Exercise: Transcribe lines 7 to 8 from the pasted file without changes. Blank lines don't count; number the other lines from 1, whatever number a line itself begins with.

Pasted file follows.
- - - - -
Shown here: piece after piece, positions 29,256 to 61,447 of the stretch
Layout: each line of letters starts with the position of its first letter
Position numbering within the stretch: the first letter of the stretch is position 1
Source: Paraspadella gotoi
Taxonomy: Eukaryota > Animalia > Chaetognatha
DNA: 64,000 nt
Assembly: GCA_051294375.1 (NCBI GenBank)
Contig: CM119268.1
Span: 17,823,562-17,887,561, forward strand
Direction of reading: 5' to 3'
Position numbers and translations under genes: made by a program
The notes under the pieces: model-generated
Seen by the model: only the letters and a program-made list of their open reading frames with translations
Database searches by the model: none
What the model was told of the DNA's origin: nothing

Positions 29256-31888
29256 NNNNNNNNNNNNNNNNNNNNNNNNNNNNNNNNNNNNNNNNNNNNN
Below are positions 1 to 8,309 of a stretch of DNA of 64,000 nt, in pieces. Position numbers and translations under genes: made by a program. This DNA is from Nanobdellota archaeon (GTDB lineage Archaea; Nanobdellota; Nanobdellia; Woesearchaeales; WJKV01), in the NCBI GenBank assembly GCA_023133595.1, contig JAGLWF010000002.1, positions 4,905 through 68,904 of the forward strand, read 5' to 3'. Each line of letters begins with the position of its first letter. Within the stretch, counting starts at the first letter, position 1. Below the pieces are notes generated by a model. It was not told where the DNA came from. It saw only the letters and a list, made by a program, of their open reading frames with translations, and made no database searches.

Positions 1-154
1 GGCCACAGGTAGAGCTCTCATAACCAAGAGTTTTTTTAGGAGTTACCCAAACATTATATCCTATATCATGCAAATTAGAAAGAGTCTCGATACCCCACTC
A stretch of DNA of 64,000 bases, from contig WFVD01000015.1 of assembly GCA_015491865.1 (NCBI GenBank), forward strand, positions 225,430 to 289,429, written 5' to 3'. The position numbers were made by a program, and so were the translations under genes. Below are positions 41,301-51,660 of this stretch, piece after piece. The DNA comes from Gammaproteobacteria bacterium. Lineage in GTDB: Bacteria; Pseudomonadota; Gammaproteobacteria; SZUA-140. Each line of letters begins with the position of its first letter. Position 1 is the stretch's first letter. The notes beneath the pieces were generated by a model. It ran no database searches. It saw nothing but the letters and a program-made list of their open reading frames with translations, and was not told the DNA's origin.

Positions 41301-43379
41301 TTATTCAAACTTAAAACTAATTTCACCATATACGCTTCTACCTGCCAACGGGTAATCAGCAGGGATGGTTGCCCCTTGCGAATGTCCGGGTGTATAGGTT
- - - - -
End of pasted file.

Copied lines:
Assembly: GCA_051294375.1 (NCBI GenBank)
Contig: CM119268.1